Dr. Fox’s Harry Potter course is a ten-week-long introductory class for non-literature majors where the seven Harry Potter books are on the syllabus as required reading. Dr. Fox occasionally swaps out a book for a film to save time and recommends fan fiction as optional reading. “The lectures themselves are a bit more serious,” noted Dr. Fox, “as many of them pair the books with a specific critical approach to literary studies in order to help students think about the books more analytically. One of my favorites pairs animal studies with The Prisoner of Azkaban and tries to work through how the novel uses animals and animality to redefine what it means to be human.”
Dr. Amy H. Sturgis teaches a variety of science fiction and fantasy-related courses including “The Meaning of Star Wars,” a graduate class at Signum University, and “The Force of Star Wars,” an undergraduate class at Lenoir-Rhyne University. Dr. Sturgis’ field of study is intellectual history or the history of ideas.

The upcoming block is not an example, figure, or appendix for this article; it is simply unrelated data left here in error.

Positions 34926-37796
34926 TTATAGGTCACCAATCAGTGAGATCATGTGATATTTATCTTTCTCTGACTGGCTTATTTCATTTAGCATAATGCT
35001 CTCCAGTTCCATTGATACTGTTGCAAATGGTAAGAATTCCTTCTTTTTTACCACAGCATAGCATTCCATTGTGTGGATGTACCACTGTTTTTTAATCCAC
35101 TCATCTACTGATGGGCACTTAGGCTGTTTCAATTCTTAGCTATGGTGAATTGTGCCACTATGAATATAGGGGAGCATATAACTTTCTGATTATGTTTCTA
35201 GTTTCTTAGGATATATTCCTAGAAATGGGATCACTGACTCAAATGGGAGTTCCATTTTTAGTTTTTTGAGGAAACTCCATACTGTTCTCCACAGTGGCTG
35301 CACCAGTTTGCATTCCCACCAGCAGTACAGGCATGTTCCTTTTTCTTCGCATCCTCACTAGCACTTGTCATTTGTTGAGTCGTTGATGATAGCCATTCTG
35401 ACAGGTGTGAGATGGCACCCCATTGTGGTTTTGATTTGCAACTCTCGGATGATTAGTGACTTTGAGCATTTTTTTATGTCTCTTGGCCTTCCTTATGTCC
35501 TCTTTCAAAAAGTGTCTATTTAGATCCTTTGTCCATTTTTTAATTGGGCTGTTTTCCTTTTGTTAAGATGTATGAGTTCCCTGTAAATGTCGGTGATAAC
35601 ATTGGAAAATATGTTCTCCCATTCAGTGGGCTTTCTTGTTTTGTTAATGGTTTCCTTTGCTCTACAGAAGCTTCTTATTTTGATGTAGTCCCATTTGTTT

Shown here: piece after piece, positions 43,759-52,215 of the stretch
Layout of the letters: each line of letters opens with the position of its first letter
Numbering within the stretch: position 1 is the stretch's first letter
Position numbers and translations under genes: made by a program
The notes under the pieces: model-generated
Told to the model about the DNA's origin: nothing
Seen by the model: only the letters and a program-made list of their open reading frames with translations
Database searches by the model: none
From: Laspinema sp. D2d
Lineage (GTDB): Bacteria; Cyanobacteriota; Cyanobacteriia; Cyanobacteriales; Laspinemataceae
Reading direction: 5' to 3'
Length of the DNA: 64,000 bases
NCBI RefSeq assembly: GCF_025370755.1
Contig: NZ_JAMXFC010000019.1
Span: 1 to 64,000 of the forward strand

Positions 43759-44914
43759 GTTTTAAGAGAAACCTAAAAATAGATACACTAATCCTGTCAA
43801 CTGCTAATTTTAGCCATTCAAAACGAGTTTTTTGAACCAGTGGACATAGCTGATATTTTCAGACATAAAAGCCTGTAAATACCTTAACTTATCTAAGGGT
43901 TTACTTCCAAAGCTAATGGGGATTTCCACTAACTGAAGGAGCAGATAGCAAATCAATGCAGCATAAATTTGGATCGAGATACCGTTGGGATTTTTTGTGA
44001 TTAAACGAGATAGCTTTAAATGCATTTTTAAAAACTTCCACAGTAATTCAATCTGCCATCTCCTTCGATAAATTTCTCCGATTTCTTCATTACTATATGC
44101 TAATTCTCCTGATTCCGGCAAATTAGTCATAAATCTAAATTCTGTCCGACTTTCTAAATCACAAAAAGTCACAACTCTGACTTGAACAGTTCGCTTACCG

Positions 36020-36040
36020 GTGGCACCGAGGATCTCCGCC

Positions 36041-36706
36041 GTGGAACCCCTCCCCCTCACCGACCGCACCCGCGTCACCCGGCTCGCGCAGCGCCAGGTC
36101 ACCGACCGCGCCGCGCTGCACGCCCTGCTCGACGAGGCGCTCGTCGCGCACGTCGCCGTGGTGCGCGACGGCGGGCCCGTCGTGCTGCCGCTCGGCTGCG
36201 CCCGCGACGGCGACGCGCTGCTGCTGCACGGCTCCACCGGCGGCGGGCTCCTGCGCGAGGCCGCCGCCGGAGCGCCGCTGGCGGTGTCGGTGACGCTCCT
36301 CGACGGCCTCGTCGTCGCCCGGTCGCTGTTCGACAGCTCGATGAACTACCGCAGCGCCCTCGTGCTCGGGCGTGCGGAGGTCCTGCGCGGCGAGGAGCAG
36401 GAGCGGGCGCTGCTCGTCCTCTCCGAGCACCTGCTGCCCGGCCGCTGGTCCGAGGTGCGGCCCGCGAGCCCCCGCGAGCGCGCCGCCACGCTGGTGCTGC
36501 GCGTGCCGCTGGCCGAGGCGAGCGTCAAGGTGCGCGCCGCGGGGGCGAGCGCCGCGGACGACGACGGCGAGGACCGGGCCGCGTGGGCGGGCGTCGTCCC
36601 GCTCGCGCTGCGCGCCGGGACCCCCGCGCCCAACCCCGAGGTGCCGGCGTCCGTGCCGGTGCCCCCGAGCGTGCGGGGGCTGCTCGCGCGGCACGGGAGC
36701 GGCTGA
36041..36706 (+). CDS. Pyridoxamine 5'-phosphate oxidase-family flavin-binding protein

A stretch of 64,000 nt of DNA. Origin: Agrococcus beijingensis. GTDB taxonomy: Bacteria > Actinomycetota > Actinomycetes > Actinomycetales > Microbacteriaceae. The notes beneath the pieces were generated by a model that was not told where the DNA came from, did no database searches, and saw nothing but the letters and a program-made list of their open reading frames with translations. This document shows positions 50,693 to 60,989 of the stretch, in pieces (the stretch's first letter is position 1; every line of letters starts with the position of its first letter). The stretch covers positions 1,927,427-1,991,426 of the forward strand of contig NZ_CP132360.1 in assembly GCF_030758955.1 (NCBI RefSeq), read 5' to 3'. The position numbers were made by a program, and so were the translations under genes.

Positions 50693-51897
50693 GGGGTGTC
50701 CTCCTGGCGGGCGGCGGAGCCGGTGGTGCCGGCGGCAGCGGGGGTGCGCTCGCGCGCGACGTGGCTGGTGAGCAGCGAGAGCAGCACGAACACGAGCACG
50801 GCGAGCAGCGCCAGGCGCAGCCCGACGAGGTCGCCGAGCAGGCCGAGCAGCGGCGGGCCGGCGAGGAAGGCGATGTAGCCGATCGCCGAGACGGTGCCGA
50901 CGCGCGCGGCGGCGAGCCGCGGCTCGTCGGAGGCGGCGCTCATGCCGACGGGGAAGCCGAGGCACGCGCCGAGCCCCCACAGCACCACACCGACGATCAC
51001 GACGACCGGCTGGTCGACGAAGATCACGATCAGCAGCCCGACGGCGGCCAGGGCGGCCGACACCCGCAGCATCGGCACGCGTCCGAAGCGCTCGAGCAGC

“Speculative fiction in any form—novels and short stories, films and television, comics and games, etcetera—is a wonderful way to explore ideas,” Dr. Sturgis said, “because in speculative fiction, the ideas are the heroes. Science fiction, fantasy, and horror also provide wonderfully effective metaphors to help us think and talk about broad ideas like freedom and justice as well as complex issues like race and gender.”
If you’re looking for a Masters program devoted to fantasy, the University of Glasgow has you covered. Their one-year Masters course surveys fantasy from the 19th century to current works of fiction. In classes at the University of Glasgow, you might be reading works from William Morris, George MacDonald, J.R.R. Tolkien, C.S. Lewis, Octavia Butler, Diana Wynne Jones, Terry Pratchett, Suzanne Collins, and Neil Gaiman. Said courses will also feature the TV series Buffy the Vampire Slayer (and its comic continuations), Dungeons & Dragons rule books, and films such as Pan’s Labyrinth and Spirited Away.
Students looking for an easy A in a class about a book they once read are quick to realize they have made a grave mistake. Successfully completing these courses includes not only reading and watching a large amount of content in a fairly short period of time, but also extensive written work, oral presentations, and in some cases, group interactive projects.